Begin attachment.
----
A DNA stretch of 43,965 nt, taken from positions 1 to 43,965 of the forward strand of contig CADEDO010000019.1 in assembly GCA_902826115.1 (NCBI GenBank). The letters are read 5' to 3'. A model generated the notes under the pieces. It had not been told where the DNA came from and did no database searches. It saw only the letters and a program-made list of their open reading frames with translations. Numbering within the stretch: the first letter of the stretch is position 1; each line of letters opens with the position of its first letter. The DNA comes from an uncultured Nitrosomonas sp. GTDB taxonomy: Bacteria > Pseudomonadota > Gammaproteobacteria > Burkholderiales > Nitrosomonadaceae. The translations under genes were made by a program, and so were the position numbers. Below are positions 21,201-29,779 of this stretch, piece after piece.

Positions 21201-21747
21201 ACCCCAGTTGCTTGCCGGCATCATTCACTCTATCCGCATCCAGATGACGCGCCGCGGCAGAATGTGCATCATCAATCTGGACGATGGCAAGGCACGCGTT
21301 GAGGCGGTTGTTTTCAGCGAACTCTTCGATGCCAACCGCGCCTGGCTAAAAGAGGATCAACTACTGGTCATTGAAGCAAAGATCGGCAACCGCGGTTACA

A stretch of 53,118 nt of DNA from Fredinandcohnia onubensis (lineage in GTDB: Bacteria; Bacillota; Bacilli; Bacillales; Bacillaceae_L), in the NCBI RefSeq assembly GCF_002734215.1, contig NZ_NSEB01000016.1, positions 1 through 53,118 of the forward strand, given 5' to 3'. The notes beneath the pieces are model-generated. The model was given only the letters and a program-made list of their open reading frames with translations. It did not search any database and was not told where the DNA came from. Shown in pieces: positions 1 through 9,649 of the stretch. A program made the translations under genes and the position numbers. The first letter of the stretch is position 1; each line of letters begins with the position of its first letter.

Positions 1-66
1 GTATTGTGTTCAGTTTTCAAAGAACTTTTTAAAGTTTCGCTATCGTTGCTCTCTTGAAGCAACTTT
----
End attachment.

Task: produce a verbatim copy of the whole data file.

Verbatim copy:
A DNA stretch of 43,965 nt, taken from positions 1 to 43,965 of the forward strand of contig CADEDO010000019.1 in assembly GCA_902826115.1 (NCBI GenBank). The letters are read 5' to 3'. A model generated the notes under the pieces. It had not been told where the DNA came from and did no database searches. It saw only the letters and a program-made list of their open reading frames with translations. Numbering within the stretch: the first letter of the stretch is position 1; each line of letters opens with the position of its first letter. The DNA comes from an uncultured Nitrosomonas sp. GTDB taxonomy: Bacteria > Pseudomonadota > Gammaproteobacteria > Burkholderiales > Nitrosomonadaceae. The translations under genes were made by a program, and so were the position numbers. Below are positions 21,201-29,779 of this stretch, piece after piece.

Positions 21201-21747
21201 ACCCCAGTTGCTTGCCGGCATCATTCACTCTATCCGCATCCAGATGACGCGCCGCGGCAGAATGTGCATCATCAATCTGGACGATGGCAAGGCACGCGTT
21301 GAGGCGGTTGTTTTCAGCGAACTCTTCGATGCCAACCGCGCCTGGCTAAAAGAGGATCAACTACTGGTCATTGAAGCAAAGATCGGCAACCGCGGTTACA

A stretch of 53,118 nt of DNA from Fredinandcohnia onubensis (lineage in GTDB: Bacteria; Bacillota; Bacilli; Bacillales; Bacillaceae_L), in the NCBI RefSeq assembly GCF_002734215.1, contig NZ_NSEB01000016.1, positions 1 through 53,118 of the forward strand, given 5' to 3'. The notes beneath the pieces are model-generated. The model was given only the letters and a program-made list of their open reading frames with translations. It did not search any database and was not told where the DNA came from. Shown in pieces: positions 1 through 9,649 of the stretch. A program made the translations under genes and the position numbers. The first letter of the stretch is position 1; each line of letters begins with the position of its first letter.

Positions 1-66
1 GTATTGTGTTCAGTTTTCAAAGAACTTTTTAAAGTTTCGCTATCGTTGCTCTCTTGAAGCAACTTT